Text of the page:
- By Kavitha SuranaKavitha Surana is a fellow at Foreign Policy. She has reported from Italy, Germany, and Senegal and her stories have been published in the past by the Associated Press, Quartz, Al Jazeera, CNN, GlobalPost and OZY. She holds a joint master’s degree in journalism and European and Mediterranean studies from New York University.
Tuesday night marks President Barack Obama’s last state dinner and he’s closing out his eight years in the White House with a wallop of Italian style, hosting guests Italian Prime Minister Matteo Renzi and his wife, Agnese Landini.
The event gives the energetic Florentine leader a chance to bask in the good vibes of Obama — who is still immensely popular in Italy — as the prime minister struggles to win an important constitutional referendum back home to slim down the parliament in Rome and give more powers to the executive branch.
Since Renzi declared he would leave office if the reform doesn’t pass, many analysts worry disgruntled Italians are using the referendum as a protest vote, playing into the hands of anti-establishment parties. Perhaps Renzi hopes some Obama mojo will rub off on him just in time for the vote in December — though the American president’s lobbying ahead of the Brexit vote for Great Britain to remain in the EU didn’t seem to much help David Cameron.
For his part, Obama pulled out all his props at a press conference Tuesday, boosting Renzi as a key ally and saying he “saved the best for last.” Obama also praised the 41-year-old premier for embodying “a new generation of leadership, not just for Italy, but also for Europe” and put his stamp of approval on the constitutional reform as a necessary step to accelerate Italy’s economy. Renzi was similarly fawning, calling America Italy’s “best friend.”
The photo-op evening Tuesday night will include a performance from Gwen Stefani, dinner served by Italian-American celebrity chef Mario Batali, and a roster of important Italian figures. For a prime minster always surrounded by a whirlwind of tweets and Instagram photos, it’s the perfect distraction to cover up difficulties at home and entice Italian voters to his side by displaying positive Italian priorities on the world stage.
Here’s a look at what Renzi may be hoping the important guests in his entourage will symbolize:
Giorgio Armani — One of Italy’s longest standing fashion icons, inviting Armani is a nod to the important place of fashion in Italian culture and, just as important, economy. As prime minister, Renzi has taken a particular interest in supporting the fashion industry. “Other politicians were worried to be seen in fashion because it would be seen as not serious,” designer Ermanno Daelli told Vogue. “Renzi knows that fashion is an economic engine.” And apparently Renzi harbors no hard feelings against the 82-year-old designer, who once called Renzi “chubby” and criticized his boyish no-tie style as “cute, but that white shirt….”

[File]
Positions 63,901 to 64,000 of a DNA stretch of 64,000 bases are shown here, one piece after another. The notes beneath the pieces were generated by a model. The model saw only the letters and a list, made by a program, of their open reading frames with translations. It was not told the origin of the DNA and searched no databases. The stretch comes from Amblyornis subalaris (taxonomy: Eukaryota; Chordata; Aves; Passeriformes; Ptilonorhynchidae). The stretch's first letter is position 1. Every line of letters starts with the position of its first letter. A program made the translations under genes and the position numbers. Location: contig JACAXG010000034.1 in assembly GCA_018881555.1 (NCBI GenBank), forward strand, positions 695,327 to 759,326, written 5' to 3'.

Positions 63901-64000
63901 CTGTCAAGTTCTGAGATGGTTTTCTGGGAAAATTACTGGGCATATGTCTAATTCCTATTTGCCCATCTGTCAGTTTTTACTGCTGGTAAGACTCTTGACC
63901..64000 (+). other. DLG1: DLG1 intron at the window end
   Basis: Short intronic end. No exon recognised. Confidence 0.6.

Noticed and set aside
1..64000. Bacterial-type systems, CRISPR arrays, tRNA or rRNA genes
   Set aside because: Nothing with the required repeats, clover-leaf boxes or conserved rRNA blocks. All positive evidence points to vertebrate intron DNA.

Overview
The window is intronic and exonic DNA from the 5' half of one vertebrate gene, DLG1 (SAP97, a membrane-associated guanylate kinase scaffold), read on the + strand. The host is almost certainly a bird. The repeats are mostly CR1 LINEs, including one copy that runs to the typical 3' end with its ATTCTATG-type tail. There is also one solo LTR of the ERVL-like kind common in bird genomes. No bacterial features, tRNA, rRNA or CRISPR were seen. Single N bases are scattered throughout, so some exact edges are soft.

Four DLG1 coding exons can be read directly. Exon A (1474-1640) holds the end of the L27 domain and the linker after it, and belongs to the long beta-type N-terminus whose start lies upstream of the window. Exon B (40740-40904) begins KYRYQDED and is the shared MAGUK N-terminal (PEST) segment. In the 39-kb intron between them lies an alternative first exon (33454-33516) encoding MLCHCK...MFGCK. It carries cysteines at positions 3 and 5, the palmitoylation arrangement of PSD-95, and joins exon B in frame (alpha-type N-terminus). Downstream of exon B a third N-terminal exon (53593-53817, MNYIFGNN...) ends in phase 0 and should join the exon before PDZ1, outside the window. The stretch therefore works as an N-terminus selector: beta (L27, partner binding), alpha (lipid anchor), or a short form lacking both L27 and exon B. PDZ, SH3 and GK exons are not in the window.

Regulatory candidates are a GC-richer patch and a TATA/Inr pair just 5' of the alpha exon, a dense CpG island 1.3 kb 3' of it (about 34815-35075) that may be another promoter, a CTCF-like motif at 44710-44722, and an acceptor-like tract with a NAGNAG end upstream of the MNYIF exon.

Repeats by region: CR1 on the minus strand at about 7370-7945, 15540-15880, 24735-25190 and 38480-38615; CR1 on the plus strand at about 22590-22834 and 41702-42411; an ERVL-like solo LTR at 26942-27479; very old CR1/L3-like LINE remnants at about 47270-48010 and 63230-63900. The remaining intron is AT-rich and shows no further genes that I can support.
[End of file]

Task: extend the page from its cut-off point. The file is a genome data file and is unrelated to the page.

Giusi Nicolini — As refugees and migrants continue to cross the Mediterranean in record numbers, the leadership of the mayor of Lampedusa, Italy’s southernmost island hit by the crisis, has been held up as a symbol of the country’s compassionate mandate. Bringing Nicolini sends a message of Italy’s humanitarian commitments, aligning the country with popular Canadian leader Justin Trudeau (to whom Renzi was just compared in the Washington Post style section).
Paolo Sorrentino — The brooding filmmaker hit it big at the Oscars two years ago with The Great Beauty, a sumptuous film about an aging playboy wandering a decadent Rome. The film’s success abroad showed Italy remains a powerhouse of art and culture, even if the days of Cinecittá and “Hollywood on the Tiber” have waned. Sorrentino, who made a much-lauded biopic of former Prime Minister Giulio Andreotti, is now reportedly working on a film about Renzi’s predecessor, Silvio Berlusconi. Perhaps Renzi hopes he’ll last in power long enough to one day make the filmmaker’s list?
Raffaele Cantone — One of Renzi’s first moves upon taking office in 2014 was instituting a national anti-corruption authority, headed up by Cantone, whose unimpeachable credentials include years investigating mafia activity in Naples. Bringing him to the state dinner signals Italy’s commitment to cleaning up pervasive corruption and hopefully attracting more foreign investors to trust the country’s judicial system.
Roberto Benigni — The Italian director and comedian is best known for the film Life is Beautiful, a heart-wrenching tragicomedy about a man trying to protect his son from the horrors of a concentration camp. He’s also remembered for his exuberant Oscar acceptance speech in 1998, climbing over chairs to get to the stage. The popular comedian could also be a powerful voice for Renzi’s platform: In 2012, he hosted a television special dedicated to the Italian Constitution, drawing 12.6 million viewers. Earlier this month, Benigni warned consequences of a “no” on Renzi’s referendum would be “worse than Brexit.”
Beatrice Vio — Instead of bringing a stereotypical macho Italian soccer player to Washington, Renzi chose to honor Paralympic athlete Vio with an invitation to the dinner. A wheelchair fencer after surviving meningitis, Vio came home with the gold from Rio’s Paralymics this year.
Mario Batali — He’s not exactly a guest, but the celebrity chef — orange crocs and all — is tasked with cooking for the 500 attendees at Obama’s last state dinner. With his slightly experimental approach to Italian traditional dishes, he’s the perfect choice to blend the best of both countries and serve up fresh takes on Italian-American classics — though he doesn’t plan venturing too far afield while cooking for the Italians. “The dishes were all inspired by Italian dishes, so they will be simple and recognizable, but each with something to delight and surprise,” he told the New York Times.
Photo credit: Alex Wong/Getty Images